A nurse asked if a red flag would be raised when documenting a medication’s brand name ordered with its generic name.
Specifically, she is concerned about using the medication’s brand name in the nursing narrative notes when the medication administration record also reflects the generic name.
In previous blogs, I have presented the legal concerns in medication administration, including the basics in “Understanding the Basics of Medication Administration,” and how to prevent medication errors in “Ramifications of Medication Errors and How To Prevent Them.”
This reader’s concern is a realistic one. Studies indicate there is no uniformity in prescribing generic or brand name medications, either by primary care physicians (PCPs) or nurse practitioners (NPs).
In the 2017 study “Examining Patterns in Medication Documentation of Trade and Generic Names in an Academic Family Practice Training Centre,” which evaluated 9,763 patients prescribed 20 medications:
- 45% of patient charts delineated trade/brand names.
- 32% contained only generic names.
- 23% enclosed a mix of generic and trade/brand names.
In addition, the study disclosed there was large variation in use of generic names among the physicians, varying from 19% to 93%.
Another 2017 study examined prescribing practices for NPs and PCPs, with 164,681 patients covered by Medicare Part D. Of the 20 types of medications studied, generic medications were used by both groups at the same rate.
The authors point out this result is most likely because of the use of formularies to determine medication choice.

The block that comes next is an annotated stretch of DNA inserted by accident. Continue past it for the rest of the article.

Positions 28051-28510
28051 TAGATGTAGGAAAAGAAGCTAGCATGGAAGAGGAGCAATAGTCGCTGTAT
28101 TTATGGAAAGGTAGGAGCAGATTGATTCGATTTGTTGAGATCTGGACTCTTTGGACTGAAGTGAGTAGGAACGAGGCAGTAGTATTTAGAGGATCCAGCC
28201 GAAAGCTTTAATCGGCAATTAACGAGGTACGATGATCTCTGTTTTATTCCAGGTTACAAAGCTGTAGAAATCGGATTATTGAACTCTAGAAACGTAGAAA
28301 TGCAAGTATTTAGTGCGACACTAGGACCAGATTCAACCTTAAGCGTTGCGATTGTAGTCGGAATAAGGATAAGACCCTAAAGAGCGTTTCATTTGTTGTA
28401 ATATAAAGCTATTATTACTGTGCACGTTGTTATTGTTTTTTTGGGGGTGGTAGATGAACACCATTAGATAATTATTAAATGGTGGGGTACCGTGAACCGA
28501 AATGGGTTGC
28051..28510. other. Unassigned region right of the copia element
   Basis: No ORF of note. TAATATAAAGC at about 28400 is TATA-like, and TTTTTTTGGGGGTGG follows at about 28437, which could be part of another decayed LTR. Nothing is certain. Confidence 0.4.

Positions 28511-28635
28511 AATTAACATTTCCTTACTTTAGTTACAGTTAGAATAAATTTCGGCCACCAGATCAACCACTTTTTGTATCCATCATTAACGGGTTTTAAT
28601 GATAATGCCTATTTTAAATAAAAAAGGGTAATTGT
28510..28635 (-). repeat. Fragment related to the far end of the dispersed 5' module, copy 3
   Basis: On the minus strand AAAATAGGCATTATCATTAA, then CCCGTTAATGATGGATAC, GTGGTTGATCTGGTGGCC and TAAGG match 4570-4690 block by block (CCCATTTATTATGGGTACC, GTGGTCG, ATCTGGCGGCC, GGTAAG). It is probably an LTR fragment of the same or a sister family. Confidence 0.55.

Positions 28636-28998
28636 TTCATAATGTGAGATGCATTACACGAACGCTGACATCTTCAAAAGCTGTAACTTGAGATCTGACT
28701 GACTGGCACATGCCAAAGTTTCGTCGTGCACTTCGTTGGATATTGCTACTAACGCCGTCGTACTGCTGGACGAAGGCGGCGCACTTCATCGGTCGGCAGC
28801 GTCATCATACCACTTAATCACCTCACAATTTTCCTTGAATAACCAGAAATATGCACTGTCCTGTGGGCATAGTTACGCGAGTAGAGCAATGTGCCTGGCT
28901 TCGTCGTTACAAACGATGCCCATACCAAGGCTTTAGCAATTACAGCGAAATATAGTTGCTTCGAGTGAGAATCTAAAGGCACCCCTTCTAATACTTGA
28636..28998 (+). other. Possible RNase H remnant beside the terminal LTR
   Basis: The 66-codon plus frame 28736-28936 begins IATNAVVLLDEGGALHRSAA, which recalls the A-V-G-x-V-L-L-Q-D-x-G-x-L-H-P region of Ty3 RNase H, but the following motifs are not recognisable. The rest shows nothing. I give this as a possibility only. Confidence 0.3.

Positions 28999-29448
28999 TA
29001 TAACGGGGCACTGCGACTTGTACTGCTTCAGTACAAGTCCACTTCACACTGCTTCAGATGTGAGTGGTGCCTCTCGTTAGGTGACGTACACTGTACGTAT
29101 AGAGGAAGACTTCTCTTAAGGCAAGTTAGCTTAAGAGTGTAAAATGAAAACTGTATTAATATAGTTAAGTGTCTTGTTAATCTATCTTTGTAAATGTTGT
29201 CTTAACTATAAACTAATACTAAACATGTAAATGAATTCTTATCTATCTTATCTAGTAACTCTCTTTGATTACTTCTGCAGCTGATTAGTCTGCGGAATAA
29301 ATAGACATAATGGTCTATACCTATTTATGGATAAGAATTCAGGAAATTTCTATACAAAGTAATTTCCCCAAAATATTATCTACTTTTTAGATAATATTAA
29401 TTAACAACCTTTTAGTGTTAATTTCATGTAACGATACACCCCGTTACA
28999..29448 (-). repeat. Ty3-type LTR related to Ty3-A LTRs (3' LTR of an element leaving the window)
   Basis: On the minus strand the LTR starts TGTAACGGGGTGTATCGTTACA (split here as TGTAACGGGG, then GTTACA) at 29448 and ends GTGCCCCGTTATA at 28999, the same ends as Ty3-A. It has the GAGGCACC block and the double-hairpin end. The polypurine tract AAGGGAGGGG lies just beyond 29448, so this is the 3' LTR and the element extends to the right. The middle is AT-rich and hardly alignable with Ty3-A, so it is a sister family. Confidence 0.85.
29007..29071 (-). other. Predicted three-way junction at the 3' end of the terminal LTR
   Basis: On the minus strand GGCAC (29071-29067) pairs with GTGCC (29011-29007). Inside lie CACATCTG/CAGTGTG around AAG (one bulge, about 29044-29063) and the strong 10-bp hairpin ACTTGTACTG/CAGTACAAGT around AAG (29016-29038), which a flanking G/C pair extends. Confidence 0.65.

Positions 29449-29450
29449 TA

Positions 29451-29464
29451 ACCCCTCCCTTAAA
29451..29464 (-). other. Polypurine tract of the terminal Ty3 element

What’s in a name?
Every medication has an approved name, which is a generic name. Groups of medications that have similar actions often will have similar-sounding generic names, such as the antibiotic group. Amoxicillin and ampicillin are examples.
If a generic medication is made by several different pharmaceutical companies, it is given a brand or trade name.
In the reader’s submitted question, lorazepam is the generic name in the benzodiazepine class of drugs. However, it has several common trade or brand names, including Ativan and Intensol.
In addition to the difference in the name of the medication, the color, size or shape of the medication may change, depending on whether a generic or brand name is prescribed.
Why the concern about red flags and medication administration?
As you probably know, raising a red flag is used when an alert to a potential danger or trouble is needed. The reader is correct in stating that a red flag is a realistic concern when an ordered medication by a specific name is not documented as such in the patient record.
Though you might know the generic and brand name of a particular medication, it’s possible that not all nursing staff share that knowledge.
In the reader’s question, there was no indication that documenting as she described resulted in any patient injury or death. However, it is easy to imagine if you or a fellow nursing staff member do not know the generic and brand name of a particular medication, patient safety could be at risk.
The wrong medication unintentionally might be administered. Or, the wrong dose of the medication ordered could …read more
Read full article here: nurse.com